• Profit is not calculated determined for the permanent establishment but for the enterprise company as a whole. This results in the need for profit accrual for the permanent establishment from the profit generated for the company as a whole. Two levels of impact must be considered (national profit determination regulations and profit accrual regulations under treaty law).


  1. Independent Branch Office
  • Legally and organizationally part of the company of the main branch and is therefore subject to the law of the main branch.
  • Profit is taxable in Germany.


Current Corporation Tax rates in Germany are:
  • Corporate Income Tax rate 15% (15.825%, including the solidarity surcharge)
  • Trade Tax: 14%-17% (varies from city to city)
  • Property Transfer Tax: 3.5%-6,5% (charged on the transfer of beneficial interests in real estate)


The effective tax rate for corporations typically ranges between 30% and 33% in total. In addition to tax obligations, companies must also comply with accounting obligations and various documentation requirements.

What advice can you give me in regards to payroll and taxation requirements?
Business location:
  • Germany enjoys a good reputation with both domestic companies and foreign investors.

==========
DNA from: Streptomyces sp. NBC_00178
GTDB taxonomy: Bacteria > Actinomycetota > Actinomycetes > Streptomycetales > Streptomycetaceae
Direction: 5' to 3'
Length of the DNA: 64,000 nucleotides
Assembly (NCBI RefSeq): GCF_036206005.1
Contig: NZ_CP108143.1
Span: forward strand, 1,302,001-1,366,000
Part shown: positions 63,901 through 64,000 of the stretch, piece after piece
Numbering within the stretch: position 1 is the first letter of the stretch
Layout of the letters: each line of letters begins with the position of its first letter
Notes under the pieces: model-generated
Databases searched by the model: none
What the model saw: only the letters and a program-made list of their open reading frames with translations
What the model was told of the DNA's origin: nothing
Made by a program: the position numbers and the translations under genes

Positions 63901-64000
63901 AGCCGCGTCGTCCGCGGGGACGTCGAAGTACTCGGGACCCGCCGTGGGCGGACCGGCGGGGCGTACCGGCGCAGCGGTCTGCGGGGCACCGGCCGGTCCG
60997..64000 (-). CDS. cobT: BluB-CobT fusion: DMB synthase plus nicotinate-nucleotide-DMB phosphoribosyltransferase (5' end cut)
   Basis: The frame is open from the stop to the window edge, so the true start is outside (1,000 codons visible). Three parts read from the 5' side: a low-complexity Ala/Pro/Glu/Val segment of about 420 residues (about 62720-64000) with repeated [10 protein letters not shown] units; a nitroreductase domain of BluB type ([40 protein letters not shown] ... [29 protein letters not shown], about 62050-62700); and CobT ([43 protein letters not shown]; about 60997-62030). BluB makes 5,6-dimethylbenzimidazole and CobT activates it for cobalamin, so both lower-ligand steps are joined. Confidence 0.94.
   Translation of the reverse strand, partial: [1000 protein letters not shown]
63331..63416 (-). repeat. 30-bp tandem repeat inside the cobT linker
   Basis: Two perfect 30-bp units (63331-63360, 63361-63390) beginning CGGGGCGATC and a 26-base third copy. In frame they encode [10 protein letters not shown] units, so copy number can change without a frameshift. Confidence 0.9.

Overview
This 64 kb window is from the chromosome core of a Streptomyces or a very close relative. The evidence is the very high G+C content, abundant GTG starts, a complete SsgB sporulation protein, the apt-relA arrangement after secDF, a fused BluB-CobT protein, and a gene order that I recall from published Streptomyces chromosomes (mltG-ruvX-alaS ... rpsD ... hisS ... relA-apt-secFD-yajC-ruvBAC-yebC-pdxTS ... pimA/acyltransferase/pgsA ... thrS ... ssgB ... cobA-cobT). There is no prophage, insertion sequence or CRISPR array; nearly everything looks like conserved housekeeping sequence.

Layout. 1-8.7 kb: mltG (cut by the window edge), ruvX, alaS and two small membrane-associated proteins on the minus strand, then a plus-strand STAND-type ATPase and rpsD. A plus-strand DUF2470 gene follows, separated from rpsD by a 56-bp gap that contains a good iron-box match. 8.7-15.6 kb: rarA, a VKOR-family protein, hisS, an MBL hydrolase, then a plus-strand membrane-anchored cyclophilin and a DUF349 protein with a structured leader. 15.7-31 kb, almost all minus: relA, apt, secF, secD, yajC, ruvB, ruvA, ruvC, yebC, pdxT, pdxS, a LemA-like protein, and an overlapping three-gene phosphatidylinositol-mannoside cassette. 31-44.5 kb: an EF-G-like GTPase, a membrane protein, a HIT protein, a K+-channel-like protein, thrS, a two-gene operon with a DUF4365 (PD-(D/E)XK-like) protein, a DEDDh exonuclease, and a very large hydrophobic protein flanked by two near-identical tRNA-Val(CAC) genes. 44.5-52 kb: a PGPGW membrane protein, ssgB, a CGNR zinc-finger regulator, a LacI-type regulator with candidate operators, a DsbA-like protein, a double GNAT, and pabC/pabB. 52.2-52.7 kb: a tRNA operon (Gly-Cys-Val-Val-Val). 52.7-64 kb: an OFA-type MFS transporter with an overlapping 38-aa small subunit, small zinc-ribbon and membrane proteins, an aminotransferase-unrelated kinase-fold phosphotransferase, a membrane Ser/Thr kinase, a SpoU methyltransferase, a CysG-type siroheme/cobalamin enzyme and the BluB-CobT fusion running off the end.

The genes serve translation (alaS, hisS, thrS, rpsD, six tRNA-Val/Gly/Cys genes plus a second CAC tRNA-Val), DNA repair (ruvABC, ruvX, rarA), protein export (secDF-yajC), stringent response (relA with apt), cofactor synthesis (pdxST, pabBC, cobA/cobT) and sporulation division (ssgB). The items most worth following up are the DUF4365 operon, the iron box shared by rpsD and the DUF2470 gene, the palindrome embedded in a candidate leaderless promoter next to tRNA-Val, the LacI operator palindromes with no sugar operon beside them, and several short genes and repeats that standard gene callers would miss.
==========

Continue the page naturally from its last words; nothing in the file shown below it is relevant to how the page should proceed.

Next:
• Central location advantages: good infrastructure, well-trained specialists, State support for research and development, political stability and legal certainty, high quality of life.
Payroll and HR requirements:
  • Individuals, resident in Germany, are subject to German personal income tax. The progressive tax rates go from 14% up to 45% and a solidarity surcharge of 5.5% on the tax itself, resulting in a top rate of 47.5%.

Employers with registered seat, place of management or permanent establishment/permanent representative in Germany have a monthly withholding requirement on salary. In addition, it is the employer’s legal obligation to transfer the entire statutory social security contributions to the relevant social security agency (that means pension insurance, health insurance, nursing insurance and unemployment insurance plus additional levies)